Gentrification in New York City has taken a new turn as developers claim the South Bronx waterfront as the site for their new project. Developers have taken the waterfront between 2401 Third Avenue and 101 Lincoln Ave in order to build two 25-story towers with 1,600 apartment and retail spaces. After the completion of the two structures, they plan to continue expansion beyond their currently proposed construction. The project will cost up to $400 million and permits have yet to be filed. Kieth Rubenstein has been referring to this area as “The Next [Insert Brooklyn Neighborhood Here]” and “The Piano District”.
The developers have taken it upon themselves to rename this area of the South Bronx and transform it into a new and trendy “Brooklyn-type” area. Renaming the area and adding “trendy” new features may help to overcome some of the stigma of the area and to attract more tourism and revenue. Adding to the list of new features in the area is a new “hotel hub”. Hotel chains are taking up property spaces in South Bronx offering people hotel rooms for a fraction of the cost compared to prices in the heart of NYC. Two of the hotels are already completed, while two more are still under construction. But, travelers are still skeptical about staying in the area due to its past reputation.
“One woman arrived at the front desk sobbing, he recalled, after her taxi driver told her she was crazy to stay in the Bronx, warning her she could get robbed or murdered. When Quiz saw she was distraught, he urged her to give the neighborhood a chance and stay for at least one night.”
“The Bronx has everything people could ever want in Manhattan, for half the price,” said Lenny Caro, president of the Bronx Chamber of Commerce.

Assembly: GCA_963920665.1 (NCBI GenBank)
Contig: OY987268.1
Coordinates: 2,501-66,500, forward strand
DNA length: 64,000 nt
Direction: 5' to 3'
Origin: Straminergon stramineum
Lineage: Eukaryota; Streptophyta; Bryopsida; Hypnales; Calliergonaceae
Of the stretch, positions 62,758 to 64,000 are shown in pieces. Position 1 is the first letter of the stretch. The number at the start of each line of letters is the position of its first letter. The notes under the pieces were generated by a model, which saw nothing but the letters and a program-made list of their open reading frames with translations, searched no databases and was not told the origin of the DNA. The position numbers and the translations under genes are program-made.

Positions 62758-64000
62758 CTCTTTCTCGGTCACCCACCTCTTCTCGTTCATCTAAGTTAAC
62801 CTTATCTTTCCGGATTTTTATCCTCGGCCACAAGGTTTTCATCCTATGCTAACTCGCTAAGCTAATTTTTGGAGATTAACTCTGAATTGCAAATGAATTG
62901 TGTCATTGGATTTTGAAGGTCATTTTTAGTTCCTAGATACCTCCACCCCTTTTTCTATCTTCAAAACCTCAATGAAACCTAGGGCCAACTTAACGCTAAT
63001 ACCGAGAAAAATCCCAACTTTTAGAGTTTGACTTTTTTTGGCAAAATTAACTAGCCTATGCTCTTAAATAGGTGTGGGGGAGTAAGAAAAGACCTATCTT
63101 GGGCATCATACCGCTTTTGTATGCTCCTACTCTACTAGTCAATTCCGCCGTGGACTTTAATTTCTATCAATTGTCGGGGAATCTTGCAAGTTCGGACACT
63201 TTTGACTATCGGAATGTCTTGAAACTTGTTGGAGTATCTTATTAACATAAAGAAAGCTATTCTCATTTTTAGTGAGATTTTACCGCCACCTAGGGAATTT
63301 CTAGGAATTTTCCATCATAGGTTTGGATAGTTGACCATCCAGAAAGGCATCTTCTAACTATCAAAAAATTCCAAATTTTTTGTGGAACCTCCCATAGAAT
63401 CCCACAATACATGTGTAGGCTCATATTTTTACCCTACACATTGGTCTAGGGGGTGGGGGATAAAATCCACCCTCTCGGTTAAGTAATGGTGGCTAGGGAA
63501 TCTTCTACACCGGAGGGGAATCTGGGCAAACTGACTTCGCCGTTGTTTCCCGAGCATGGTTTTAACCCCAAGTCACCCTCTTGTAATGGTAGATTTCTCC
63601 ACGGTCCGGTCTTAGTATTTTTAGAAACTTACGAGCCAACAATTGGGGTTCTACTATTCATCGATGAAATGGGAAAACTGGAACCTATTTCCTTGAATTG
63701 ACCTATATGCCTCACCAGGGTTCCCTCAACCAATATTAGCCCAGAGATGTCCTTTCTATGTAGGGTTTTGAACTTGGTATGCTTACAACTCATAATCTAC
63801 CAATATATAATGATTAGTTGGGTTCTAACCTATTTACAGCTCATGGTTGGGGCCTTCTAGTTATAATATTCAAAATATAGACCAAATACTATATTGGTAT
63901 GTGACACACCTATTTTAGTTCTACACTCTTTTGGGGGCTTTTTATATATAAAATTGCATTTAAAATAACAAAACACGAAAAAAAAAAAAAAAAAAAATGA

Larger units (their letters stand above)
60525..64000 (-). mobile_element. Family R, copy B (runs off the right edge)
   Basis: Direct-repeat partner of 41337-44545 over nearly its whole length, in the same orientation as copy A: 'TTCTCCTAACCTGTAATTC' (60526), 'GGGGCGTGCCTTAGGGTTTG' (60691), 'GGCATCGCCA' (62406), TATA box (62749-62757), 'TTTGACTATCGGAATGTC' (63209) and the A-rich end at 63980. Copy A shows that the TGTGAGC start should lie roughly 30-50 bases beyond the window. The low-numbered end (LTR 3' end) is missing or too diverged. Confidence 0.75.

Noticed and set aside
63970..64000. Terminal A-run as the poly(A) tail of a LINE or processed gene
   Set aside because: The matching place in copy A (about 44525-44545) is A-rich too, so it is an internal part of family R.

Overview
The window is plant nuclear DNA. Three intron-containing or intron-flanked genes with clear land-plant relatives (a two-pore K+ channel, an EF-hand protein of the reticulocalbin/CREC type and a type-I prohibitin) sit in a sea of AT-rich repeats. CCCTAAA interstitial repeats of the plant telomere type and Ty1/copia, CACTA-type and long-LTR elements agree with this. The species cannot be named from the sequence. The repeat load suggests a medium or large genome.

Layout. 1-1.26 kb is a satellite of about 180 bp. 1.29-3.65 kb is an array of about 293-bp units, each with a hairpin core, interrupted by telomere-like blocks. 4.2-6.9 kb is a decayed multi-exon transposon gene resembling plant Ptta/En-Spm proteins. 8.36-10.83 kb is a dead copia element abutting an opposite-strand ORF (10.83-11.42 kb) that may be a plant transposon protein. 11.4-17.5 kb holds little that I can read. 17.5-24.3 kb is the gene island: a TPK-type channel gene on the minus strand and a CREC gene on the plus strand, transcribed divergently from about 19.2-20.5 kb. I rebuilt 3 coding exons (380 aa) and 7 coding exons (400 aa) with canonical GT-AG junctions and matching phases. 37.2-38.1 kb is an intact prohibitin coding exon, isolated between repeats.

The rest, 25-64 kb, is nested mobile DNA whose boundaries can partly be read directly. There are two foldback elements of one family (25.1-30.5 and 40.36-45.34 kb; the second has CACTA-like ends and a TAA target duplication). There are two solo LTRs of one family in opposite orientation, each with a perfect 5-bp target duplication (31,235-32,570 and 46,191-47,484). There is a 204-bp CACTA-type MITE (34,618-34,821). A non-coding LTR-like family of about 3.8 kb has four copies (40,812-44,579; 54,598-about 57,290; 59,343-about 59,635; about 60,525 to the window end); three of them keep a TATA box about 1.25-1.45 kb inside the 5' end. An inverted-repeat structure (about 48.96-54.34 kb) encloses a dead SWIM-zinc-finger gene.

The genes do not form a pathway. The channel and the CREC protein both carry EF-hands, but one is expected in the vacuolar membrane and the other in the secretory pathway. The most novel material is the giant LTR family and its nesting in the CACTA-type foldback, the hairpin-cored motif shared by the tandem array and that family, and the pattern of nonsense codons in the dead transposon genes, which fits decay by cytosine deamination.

Yet, to accomplish these goals, the developers will have to push the neighborhood’s original residents out of the area. As new-age apartments are built, the cost of living in the neighborhood will raise above the original cost in the neighborhood. Fortunately, Signature Urban Properties has also taken up a project in the area to include affordable housing complexes, which could definitely help the original residents.
Personally, as a witness to the constant gentrification here in D.C., I worry about the lower-class residents being pushed out to accommodate the upper-class folk looking for another “trendy” borough to hang out in. As long as there is new, affordable housing projects being built to accommodate the original residents, I’m excited to see the area being developed for the sake of more revenue and tourism for the borough itself. Yet, I can’t help but to remain skeptical that the original residents are truly being kept in mind. After all, we all know how greedy the rich can get.